The water fades in a not-that-smooth way, with some arc-shaped slightly-reddish stripes. As a comparison, the sky has a almost perfectly smooth fade from white to blue.

Compressed original image with full view:

Compressed original image with full view

Cropped full-size image:

Cropped full-size image

Cropped post-processed:

Cropped post-processed

I wonder if this look of the water is normal?

It actually looked a lot worse after a reasonable boost on contrast and saturation as can seen in the third picture.

Shot with Sony A6300 with kit lens, ISO100, 1/100, F13, 16mm, origianlly as jpeg.

Hope you could zoom in a bit and see what I am trying to describe.

view images on imgur

If this is normal, I wish to know any ways in Adobe Lightroom to possibly reduce specifically this kind of noise.

Thank you so much!

  • Related: Name of the "lines in the photo" problem – scottbb Oct 31 '17 at 21:36
  • In LR, use the Color Noise slider (pretty far down on the right side), and set it to 70 or even 100, that should help a bit. If not, mark the affected area generously and move sharpness to -100. Reducing Saturation also makes it less obvious. But the real solution is to not shot JPG, but RAW – Aganju Oct 31 '17 at 23:49
  • @Aganju And work in 16-bit instead of 8-bit mode in LR or whatever other RAW processing application one is using. – Michael C Nov 1 '17 at 2:20
  • @scottbb Thank you for the links. I tried searching at the first place but couldn't find suitable key words. Those are very helpful. – Phoebus Nov 1 '17 at 2:59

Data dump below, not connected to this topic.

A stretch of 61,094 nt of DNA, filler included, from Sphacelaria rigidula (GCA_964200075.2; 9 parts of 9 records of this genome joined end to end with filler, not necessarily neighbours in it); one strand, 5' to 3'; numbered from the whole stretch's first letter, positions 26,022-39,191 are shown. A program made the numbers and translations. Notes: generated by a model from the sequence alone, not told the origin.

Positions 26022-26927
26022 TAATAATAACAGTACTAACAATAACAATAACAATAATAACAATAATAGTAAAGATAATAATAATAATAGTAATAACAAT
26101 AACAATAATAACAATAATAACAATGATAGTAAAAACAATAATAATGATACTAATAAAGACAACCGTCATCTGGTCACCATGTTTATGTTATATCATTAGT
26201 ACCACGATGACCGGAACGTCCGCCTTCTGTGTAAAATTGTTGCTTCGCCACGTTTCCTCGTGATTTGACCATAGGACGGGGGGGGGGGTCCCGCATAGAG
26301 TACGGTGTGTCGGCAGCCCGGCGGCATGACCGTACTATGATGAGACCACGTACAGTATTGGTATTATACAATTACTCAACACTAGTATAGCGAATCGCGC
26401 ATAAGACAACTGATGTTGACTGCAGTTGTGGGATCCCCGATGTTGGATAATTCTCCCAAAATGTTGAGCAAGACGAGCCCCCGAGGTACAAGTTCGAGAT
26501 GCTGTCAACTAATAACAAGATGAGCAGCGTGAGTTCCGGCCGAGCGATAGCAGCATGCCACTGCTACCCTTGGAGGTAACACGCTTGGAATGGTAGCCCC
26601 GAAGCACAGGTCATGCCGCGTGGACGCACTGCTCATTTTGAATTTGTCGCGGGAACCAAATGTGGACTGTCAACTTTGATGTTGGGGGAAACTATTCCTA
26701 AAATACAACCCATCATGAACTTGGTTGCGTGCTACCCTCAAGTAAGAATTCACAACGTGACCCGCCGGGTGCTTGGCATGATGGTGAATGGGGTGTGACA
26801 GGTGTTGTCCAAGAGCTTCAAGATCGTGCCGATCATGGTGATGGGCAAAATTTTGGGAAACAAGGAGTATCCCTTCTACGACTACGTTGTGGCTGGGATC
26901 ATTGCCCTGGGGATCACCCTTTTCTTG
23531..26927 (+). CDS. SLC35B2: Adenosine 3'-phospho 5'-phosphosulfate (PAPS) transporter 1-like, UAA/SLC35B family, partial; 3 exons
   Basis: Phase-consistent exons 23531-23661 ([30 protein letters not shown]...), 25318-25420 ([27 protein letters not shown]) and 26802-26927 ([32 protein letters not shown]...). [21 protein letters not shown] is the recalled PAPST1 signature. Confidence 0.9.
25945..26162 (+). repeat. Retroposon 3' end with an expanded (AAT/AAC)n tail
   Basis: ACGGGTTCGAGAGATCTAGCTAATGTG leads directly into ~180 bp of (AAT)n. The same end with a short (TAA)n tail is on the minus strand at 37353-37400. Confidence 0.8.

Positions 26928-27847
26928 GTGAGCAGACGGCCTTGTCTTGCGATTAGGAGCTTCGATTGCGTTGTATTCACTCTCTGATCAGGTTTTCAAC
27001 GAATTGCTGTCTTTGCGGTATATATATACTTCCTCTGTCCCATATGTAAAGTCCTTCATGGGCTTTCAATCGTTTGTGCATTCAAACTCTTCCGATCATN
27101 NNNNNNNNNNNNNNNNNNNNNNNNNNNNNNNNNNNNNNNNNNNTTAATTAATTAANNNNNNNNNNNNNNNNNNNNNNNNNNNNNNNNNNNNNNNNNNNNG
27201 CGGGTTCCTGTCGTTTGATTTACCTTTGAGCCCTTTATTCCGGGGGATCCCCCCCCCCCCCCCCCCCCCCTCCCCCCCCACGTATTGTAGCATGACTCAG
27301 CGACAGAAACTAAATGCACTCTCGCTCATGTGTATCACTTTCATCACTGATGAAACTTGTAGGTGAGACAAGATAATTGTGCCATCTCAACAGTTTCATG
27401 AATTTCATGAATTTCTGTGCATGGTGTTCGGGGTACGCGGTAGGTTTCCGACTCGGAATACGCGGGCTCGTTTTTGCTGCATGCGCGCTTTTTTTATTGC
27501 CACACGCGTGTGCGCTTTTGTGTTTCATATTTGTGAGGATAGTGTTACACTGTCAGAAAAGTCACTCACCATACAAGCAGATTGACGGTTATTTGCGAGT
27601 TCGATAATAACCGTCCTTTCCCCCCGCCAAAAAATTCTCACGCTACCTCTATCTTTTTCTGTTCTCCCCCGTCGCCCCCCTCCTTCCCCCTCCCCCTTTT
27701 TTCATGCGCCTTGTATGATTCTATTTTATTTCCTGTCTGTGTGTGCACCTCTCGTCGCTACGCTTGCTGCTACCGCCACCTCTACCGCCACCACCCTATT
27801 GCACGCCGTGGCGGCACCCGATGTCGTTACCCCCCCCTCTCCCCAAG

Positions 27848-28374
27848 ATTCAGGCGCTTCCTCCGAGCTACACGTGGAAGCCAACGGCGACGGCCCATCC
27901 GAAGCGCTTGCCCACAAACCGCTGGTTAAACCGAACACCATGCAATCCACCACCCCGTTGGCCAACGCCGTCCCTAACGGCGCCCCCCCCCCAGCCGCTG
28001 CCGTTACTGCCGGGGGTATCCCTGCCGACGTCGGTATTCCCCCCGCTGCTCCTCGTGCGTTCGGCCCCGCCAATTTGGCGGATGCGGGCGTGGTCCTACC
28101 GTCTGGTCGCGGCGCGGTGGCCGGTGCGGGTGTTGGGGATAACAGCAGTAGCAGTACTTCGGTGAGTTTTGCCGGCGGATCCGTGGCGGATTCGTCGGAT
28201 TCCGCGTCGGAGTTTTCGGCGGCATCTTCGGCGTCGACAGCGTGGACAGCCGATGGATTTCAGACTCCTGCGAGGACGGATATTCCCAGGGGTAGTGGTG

• @Aganju Have started to shoot in RAW+JPG. Thanks for the tips! – Phoebus Nov 1 '17 at 2:59

This is called posterization, also called banding, and is a result of several factors including 1) the lower density of values available in the darkest parts of a picture - in JPG mode, you have 8 bits, or 256 values; half of those (128) are in about the brightest 1/8th of the picture, 64 in the next brightest 1/8th, and so on... this means the darkest areas have fewer available values and so larger visual differences between them, and 2) the conversion to JPEG can introduce or exacerbate the artifacts introduced by this quantization.

There are two common options for dealing with this, which you can easily find out more about with a little searching - either "expose to the right", which will help in some cases, but not necessarily all, depending on the dynamic range present in the scene you are trying to capture, or shoot in RAW - this typically gives you either 12 or 14 bits to work with to enhance your image before downsampling it to a JPG, but does obviously introduce the need for some post-processing.


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